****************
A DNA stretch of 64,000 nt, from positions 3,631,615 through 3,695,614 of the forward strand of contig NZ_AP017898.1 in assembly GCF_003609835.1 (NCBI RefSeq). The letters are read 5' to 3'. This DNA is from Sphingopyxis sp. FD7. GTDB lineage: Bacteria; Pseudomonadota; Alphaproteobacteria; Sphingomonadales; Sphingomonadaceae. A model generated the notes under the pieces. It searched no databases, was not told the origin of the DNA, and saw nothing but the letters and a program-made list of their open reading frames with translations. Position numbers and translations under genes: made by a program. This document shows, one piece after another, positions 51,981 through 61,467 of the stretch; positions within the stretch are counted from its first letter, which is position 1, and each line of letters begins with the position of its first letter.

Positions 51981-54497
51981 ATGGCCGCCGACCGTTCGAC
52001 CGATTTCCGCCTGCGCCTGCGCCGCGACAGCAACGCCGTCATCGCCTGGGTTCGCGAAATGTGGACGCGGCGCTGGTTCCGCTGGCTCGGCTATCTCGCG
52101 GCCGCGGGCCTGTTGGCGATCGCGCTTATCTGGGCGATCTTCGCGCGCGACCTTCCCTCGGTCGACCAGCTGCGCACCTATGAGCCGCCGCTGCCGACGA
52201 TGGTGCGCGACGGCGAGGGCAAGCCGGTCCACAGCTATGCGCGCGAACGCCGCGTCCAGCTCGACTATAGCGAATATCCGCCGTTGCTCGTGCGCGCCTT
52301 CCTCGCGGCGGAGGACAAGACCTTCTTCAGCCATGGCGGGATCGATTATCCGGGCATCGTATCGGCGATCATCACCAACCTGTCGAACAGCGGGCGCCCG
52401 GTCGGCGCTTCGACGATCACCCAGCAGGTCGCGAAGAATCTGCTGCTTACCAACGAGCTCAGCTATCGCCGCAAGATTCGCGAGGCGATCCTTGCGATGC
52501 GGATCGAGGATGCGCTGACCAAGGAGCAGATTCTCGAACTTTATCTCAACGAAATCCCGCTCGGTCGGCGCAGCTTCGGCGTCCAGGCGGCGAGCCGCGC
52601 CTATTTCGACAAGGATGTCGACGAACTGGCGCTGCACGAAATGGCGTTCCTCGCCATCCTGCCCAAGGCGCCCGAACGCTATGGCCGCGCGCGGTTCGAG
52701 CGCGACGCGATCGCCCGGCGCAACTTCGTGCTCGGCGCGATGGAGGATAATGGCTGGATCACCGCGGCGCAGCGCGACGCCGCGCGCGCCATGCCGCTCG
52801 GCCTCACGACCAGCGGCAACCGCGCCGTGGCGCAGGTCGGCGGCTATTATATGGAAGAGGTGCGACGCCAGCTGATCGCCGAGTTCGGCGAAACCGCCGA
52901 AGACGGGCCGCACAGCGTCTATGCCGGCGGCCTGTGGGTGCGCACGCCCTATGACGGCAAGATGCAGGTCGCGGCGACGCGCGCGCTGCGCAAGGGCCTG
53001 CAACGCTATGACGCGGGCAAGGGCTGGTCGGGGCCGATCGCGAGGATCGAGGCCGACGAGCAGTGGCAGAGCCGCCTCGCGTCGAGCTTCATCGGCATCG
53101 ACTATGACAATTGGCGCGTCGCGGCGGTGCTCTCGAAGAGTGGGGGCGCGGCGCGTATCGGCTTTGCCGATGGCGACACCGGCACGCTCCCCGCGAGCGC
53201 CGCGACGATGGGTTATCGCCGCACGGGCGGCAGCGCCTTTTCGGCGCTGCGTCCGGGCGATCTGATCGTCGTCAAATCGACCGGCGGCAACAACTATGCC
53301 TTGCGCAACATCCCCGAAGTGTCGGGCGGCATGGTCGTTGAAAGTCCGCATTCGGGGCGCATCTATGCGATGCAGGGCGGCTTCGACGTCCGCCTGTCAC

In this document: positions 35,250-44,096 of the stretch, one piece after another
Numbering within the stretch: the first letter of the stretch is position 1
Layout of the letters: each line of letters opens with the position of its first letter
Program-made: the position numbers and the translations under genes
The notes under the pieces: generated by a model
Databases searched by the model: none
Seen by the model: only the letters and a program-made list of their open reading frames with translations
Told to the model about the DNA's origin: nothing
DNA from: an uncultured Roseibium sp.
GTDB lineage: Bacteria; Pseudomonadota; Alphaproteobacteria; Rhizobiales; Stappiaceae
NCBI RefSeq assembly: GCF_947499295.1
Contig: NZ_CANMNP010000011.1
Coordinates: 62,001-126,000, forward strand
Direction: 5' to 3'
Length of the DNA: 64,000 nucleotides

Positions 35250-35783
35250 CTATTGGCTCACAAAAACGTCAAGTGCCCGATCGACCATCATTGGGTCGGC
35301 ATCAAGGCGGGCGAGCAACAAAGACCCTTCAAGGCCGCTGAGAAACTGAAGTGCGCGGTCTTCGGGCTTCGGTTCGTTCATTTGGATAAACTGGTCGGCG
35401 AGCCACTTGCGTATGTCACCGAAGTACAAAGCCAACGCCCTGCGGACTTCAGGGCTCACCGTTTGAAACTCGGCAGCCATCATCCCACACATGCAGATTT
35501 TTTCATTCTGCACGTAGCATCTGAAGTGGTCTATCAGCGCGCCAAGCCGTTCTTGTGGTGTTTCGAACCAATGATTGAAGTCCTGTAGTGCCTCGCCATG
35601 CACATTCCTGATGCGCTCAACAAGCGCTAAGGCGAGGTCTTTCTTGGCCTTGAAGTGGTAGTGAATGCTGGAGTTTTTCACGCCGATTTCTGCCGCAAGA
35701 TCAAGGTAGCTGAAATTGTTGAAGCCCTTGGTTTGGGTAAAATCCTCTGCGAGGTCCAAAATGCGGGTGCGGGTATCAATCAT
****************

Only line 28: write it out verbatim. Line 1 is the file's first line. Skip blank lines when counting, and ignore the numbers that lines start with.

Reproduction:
NCBI RefSeq assembly: GCF_947499295.1